When it comes to small business cost cutting you need to think very carefully. Not just because one bad investment could put your business in extreme difficulty, but also because you need to figure out what is a good deal or a bad deal pretty much on your own. Obviously, this can be stressful, and you might feel way out of your depth.
The truth is, there are no easy decisions when you are running a small business and keeping everything ticking over while trying to take the business forward is a real juggling act.
With that in mind, here are some ideas for small business cost cutting you could put in place to not worry about your financial situation on top of everything else.
1. Think about cheaper alternatives
There are some services you just can’t do without. For example, you need to keep the lights on, the heating or the A/C working, and all of the other utilities. This doesn’t mean you can’t save money here, though; in fact, this is one area where it’s possible to get yourself a really good deal with the competition between utility suppliers.
Going around one of the companies one by one can take you away from core business tasks, so in the same way you would outsource other specialist tasks, you can get the professionals in on this one. Using a company like Utility Bidder to find the best deals can help save you time and money, especially when looking at some bills you might not have considered, like business water rates.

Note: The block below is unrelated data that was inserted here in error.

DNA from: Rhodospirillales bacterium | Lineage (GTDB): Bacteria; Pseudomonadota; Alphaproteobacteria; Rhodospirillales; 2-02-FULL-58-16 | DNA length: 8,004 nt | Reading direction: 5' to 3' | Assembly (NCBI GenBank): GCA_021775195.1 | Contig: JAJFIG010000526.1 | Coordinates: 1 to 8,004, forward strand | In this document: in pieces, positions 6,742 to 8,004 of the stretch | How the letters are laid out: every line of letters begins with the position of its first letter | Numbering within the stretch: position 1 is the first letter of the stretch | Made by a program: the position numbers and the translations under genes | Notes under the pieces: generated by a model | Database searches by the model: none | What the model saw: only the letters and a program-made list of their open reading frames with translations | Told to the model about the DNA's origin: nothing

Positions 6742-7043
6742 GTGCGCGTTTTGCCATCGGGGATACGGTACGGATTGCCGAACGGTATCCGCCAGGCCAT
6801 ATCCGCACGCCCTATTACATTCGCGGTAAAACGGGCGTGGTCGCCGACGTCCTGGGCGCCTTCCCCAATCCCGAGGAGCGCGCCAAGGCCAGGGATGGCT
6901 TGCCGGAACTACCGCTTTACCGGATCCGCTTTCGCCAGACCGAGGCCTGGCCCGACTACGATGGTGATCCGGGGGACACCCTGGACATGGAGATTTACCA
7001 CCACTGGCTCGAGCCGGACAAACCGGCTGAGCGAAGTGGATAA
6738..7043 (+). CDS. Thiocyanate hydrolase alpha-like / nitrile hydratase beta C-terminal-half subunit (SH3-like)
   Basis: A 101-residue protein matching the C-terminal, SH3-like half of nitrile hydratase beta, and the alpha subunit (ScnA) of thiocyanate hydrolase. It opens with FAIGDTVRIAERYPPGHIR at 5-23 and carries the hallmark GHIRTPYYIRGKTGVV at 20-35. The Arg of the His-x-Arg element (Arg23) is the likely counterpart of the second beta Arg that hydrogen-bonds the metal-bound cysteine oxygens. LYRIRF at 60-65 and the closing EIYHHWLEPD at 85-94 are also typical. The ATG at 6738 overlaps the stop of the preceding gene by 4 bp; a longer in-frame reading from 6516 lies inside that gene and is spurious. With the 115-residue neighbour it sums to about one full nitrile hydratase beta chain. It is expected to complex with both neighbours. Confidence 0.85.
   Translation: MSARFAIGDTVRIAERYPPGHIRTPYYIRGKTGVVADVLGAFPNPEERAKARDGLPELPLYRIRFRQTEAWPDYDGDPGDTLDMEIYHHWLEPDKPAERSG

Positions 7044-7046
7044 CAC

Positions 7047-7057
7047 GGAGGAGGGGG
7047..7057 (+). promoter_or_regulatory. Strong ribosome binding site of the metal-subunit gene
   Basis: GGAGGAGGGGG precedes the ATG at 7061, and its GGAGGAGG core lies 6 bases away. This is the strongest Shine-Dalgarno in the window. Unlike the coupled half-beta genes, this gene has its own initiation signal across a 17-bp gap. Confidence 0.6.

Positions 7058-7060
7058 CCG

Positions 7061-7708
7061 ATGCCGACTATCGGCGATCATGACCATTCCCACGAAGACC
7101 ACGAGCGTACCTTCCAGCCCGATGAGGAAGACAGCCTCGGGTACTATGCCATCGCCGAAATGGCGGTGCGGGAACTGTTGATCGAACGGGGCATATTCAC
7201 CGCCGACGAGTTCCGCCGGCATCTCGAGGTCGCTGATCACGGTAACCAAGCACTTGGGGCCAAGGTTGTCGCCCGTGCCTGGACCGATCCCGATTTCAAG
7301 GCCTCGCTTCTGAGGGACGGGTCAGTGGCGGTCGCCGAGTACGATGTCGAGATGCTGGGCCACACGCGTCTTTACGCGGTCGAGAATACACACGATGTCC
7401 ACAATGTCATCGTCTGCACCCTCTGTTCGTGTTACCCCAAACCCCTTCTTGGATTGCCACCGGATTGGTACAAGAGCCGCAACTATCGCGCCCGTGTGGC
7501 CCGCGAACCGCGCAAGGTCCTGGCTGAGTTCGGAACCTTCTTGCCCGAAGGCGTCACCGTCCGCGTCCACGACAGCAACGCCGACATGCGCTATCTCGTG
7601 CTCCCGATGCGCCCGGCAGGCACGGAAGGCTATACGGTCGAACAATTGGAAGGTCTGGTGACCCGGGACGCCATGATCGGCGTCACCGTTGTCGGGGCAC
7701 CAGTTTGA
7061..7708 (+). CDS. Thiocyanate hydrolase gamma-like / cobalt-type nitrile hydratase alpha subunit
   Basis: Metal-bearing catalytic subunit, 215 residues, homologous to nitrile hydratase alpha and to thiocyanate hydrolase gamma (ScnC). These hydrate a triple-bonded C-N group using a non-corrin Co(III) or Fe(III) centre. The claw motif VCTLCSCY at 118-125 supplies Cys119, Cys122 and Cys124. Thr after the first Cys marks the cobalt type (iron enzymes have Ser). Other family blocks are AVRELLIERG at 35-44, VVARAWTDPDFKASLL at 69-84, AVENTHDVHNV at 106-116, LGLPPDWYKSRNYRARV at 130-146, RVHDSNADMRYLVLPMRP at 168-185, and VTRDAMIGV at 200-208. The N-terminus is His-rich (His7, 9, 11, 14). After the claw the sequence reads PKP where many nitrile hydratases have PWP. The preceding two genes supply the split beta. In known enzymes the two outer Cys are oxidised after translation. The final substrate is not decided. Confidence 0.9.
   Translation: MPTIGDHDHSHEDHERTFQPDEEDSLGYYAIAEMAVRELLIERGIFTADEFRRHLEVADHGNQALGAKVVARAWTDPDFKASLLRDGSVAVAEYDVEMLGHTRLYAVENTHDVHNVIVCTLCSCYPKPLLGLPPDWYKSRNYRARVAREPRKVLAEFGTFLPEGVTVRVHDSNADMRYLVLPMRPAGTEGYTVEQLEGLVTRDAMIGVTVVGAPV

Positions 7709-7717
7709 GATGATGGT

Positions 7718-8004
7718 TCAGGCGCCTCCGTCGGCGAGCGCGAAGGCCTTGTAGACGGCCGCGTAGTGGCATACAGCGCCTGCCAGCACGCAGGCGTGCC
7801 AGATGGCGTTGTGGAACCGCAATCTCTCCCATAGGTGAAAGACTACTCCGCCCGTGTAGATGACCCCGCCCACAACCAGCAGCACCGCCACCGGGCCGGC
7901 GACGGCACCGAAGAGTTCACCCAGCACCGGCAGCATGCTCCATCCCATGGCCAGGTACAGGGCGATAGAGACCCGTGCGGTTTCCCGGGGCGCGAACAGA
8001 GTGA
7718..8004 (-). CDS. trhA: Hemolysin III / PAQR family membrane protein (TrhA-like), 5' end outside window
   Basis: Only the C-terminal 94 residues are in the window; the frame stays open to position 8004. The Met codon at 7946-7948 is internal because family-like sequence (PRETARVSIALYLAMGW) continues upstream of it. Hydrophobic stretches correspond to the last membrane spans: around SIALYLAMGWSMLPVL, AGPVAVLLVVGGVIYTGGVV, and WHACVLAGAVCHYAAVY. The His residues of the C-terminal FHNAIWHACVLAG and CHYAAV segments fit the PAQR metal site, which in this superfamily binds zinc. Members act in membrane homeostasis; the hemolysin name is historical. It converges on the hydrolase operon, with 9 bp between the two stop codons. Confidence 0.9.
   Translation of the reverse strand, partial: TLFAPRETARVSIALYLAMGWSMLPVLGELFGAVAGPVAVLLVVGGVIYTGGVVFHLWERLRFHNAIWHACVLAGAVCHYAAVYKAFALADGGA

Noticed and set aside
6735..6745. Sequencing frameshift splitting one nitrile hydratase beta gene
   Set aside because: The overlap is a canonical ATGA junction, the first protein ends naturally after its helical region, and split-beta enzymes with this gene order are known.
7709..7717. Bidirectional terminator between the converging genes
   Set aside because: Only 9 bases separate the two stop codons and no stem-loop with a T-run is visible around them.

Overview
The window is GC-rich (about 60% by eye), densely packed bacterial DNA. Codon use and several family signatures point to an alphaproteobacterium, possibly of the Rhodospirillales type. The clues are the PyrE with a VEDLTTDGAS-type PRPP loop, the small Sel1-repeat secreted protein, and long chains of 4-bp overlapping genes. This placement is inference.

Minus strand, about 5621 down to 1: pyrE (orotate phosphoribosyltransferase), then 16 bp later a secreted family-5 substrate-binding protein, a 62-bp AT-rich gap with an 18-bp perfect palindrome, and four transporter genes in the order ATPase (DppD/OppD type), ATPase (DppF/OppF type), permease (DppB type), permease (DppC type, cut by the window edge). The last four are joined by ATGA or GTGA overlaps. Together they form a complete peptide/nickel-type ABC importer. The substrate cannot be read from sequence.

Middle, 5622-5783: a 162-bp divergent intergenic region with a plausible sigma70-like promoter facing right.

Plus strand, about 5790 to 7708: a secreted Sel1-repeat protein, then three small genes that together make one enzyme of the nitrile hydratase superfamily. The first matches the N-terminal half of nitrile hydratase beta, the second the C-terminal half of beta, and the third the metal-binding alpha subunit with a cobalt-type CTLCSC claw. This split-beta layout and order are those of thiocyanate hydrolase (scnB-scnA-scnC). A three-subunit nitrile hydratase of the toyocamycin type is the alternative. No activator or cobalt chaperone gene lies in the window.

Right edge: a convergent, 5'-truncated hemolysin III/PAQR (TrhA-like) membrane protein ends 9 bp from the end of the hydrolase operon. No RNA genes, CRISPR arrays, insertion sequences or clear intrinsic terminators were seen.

2. Pay only for what you need
When you’re starting up your business, you undoubtedly compiled a list of the things you needed to get going. However, as time has gone on, you’ve probably found that you use some of these more than others. If that’s the case, then a bit of a reassessment could be in order.
Some of the things you do less often could be outsourced like IT services instead of doing them in-house using expensive software and taking up precious time, like perhaps payroll or web maintenance. Others, like services you only use at certain times of the year, could perhaps be changed to a monthly subscription and only paid for on the months when the software is in use. You may also find your business mirrors many people’s personal lives, where they waste money paying subscriptions for services they no longer use.
3. Maintaining items is better than buying new
Finally, once you’ve pared down what you need and what you’ve been paying for, it’s all about looking after what you’ve got. This can mean anything from the forklift in the warehouse to the microwave in the break room, and especially computers and other tech.
Maintenance does not just involve mechanical upkeep, but also cleaning and making sure all updates and upgrades are carried out on whatever it is you need to keep in tip-top condition. One example of this is a simple office computer (not one used for anything particularly demanding like CAD), which can be upgraded for years and still perform basic admin tasks without being replaced. Another example is managing your very expensive snow clearing equipment.